towered and spread their wings. Inexplicable association floated
into Deborah’s mind; she remembered how once she had seen a young
woman in a white dress leading a white borzoi across the darkness of
a southern port. This physical and mental contact with her
great-grandmother — so far removed in years, so closely attuned in
spirit — stripped off the coverings from the small treasure of short
experience that she had jealously stored away. She caught herself
wondering whether she could afterwards recapture the incantation of
this hour sufficiently to render it into terms of music. Her desire
to render an experience in terms of music transcended even her
interest in her great-grandmother as a human being; a form of egoism
which she knew her great-grandmother would neither resent nor
misunderstand. The impulse which had led her to her
great-grandmother was a right impulse. The sense of enveloping music
On some remote piano the chords were struck, and
they were chords which had no meaning, no existence, in the world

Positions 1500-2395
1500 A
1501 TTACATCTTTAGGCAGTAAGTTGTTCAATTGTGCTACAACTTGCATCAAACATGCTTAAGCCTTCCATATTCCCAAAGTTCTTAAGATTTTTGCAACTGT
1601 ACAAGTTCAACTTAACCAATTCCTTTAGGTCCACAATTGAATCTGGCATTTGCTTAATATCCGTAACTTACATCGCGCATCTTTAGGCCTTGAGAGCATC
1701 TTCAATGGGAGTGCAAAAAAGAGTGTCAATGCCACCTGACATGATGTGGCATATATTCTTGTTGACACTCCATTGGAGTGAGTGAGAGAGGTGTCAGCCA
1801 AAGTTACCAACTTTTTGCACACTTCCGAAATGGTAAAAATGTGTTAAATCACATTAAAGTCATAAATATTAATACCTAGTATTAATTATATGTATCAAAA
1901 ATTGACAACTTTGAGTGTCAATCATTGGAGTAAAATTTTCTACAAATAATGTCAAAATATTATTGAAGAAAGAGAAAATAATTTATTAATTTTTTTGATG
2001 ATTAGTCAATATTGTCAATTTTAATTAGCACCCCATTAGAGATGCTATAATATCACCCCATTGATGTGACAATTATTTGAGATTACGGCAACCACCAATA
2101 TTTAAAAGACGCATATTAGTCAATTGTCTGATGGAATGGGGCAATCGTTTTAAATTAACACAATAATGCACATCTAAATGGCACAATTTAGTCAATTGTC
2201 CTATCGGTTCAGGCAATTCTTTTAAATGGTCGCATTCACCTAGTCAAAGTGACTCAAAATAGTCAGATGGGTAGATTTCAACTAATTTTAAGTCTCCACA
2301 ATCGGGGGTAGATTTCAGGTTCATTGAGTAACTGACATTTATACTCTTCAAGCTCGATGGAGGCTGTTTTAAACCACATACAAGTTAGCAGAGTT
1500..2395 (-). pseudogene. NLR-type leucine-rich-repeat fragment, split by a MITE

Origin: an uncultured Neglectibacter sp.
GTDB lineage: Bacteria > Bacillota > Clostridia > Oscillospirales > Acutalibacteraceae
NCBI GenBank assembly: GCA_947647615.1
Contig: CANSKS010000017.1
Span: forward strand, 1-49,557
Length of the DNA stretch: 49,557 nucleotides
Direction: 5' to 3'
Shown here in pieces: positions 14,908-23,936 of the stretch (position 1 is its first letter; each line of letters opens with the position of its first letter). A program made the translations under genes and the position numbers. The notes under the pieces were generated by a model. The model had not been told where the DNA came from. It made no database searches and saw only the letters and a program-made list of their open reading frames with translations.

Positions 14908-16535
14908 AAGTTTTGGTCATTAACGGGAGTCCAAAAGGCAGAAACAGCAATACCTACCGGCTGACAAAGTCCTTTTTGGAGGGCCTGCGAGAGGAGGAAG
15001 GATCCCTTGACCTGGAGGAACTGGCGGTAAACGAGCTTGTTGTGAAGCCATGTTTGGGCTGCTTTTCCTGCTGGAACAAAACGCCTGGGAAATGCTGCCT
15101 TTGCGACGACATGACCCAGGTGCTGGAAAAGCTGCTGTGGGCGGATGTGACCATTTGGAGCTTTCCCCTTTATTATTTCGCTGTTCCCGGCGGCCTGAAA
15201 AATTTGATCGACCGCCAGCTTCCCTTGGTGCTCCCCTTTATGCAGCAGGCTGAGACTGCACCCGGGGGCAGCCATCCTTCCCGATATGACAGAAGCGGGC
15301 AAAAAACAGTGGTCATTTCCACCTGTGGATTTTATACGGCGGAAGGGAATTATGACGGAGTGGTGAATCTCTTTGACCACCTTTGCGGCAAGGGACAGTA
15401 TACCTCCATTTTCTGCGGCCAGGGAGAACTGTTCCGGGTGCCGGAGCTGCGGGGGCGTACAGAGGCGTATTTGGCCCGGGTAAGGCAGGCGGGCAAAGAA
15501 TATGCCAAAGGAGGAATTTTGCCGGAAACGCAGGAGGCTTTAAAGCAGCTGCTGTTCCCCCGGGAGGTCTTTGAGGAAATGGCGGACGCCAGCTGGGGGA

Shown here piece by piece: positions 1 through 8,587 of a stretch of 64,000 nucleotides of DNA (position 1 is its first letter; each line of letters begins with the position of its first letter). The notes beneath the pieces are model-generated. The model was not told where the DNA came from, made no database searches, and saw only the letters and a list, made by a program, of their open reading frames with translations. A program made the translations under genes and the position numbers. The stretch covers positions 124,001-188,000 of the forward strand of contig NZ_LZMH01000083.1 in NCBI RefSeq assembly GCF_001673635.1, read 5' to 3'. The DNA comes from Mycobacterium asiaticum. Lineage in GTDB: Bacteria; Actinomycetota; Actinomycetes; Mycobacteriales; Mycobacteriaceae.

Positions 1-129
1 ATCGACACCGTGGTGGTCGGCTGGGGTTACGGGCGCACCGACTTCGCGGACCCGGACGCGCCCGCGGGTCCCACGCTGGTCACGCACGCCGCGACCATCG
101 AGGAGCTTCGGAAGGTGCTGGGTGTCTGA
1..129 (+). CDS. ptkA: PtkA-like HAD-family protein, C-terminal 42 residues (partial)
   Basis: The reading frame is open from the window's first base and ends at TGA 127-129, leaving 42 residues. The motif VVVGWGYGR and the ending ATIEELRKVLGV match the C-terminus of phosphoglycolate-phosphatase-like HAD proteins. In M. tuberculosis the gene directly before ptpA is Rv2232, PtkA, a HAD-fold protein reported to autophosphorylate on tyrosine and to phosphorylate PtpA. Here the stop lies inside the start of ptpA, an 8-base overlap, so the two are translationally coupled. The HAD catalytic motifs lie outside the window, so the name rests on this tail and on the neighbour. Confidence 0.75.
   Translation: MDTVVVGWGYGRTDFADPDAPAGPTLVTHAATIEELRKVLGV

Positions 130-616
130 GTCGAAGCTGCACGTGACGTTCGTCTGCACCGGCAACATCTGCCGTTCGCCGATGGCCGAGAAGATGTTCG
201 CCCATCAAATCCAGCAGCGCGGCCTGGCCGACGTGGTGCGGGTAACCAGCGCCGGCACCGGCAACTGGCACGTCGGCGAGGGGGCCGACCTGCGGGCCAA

inhabited by her grandfather and her great-aunt Carrie; but in her
great-grandmother’s world they had their value and their
significance. But she must not tire her great-grandmother, thought
Deborah, suddenly realizing that the old voice had ceased its
maunderings and that the spell of an hour was broke. Her
great-grandmother was asleep. Her chin had fallen forward on to the
laces at her breast. Her lovely hands were limp in their repose. As
Deborah rose silently, and silently let herself out into the street,
being careful not to slam the door behind her, the chords of her
imagination died away.
Genoux, bringing in the tray an hour later,
announcing "Miladi est servie," altered her formula to a sudden,
"Mon Dieu, mais qu’est-ce que c’est ca — Miladi est morte."
"It was to be expected, " said Carrie, mopping her
eyes as she had not mopped them over the death of her father; "it
was to be expected, Mr. Bucktrout. Yet it comes as a shock. My poor